Picture this: In the New York City borough of the Bronx, Marlena and Jose Reyes had worked hard to provide for their family of four, often getting up before the sun rose to feed and get their children off to school before heading out to work. But their family hit hard times when Jose was injured on the job. The medical bills quickly added up, and, lacking disability coverage, he began to worry his family wouldn't be able to make ends meet. Soon, the family fell into financial crisis, and the threat of eviction became a very real and frightening possibility.
Fortunately, Marlena learned about a service provider collaborative in the community called Familia Adelante that could help.
Stories like those of the Reyeses are common inside the walls of Familia Adelante, which connects families with a range of services, from health care to educational support to job training, all in a single location.
Comprised of three organizations — Mercy Center, the Fiver Children's Foundation, and the Qualitas of Life Foundation —as well as Tanya Valle, a mindfulness practitioner, Familia Adelante helps low-income families access services based on goals they set with the help of a coach. Each of the three agencies focuses on its area of expertise, and together they meet regularly to evaluate families' progress. In the situation in which the Reyes family found itself, Familia Adelante was able to help the Reyeses prioritize their short-term needs, establish a plan to get out of debt, and, because the organization has access to a full range of basic-need services, keep their home and maintain family stability.
Unfortunately, for many families and service providers, the reality is much different. Rather than collaborating, many nonprofits compete fiercely with other nonprofits for resources. With a limited amount of charitable dollars available, nonprofits tend to view each other as competitors rather than as allies working toward a common goal. It's a model that hurts nonprofits — and the people they are trying to serve.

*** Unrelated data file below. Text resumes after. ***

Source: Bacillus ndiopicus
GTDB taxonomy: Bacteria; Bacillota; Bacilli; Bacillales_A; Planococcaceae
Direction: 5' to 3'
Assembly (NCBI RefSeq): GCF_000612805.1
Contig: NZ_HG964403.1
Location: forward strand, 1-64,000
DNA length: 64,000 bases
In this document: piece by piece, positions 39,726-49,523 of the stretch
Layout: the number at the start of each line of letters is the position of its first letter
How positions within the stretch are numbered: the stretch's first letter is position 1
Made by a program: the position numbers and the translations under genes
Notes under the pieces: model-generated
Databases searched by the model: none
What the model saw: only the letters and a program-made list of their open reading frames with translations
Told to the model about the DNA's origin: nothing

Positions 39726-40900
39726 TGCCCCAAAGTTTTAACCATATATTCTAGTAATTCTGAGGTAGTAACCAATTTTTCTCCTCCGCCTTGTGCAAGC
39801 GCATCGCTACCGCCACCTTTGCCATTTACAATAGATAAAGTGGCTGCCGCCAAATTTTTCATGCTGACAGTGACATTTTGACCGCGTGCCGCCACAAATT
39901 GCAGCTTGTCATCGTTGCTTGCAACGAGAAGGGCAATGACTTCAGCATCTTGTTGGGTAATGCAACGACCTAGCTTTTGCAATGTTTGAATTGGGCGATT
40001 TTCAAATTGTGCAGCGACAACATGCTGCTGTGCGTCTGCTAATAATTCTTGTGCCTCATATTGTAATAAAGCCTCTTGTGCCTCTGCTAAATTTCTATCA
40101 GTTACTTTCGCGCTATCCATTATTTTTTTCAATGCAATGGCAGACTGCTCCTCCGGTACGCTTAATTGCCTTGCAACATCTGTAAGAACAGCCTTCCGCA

What if there were a better strategy? What if there were a way to fund nonprofits that encouraged both efficiency and collaboration? It's a popular topic of conversation in philanthropy these days, and yet it's a model that has not been fully embraced.
The Case for Collaboration
In our work, we've seen how the competition for limited resources has resulted in a fragmented approach to service provision that undermines the value of those services for families in need. Too often, families are forced to start from scratch in their efforts to access services, filling out the same form multiple times for multiple agencies, then receiving a separate set of recommendations from each of those agencies. What's more, different agencies often will offer differing and/or conflicting advice. Families become overwhelmed. Parents become frustrated, unable to prioritize and plan their next steps. Children feel the lack of stability and bear the brunt of its effects. It's also difficult for busy family members to build solid, trusting relationships with representatives from multiple agencies.
In other words, it's a model that is broken. But there is some good news.
All of these problems are fixable, and the solution starts with how we approach and fund service provision.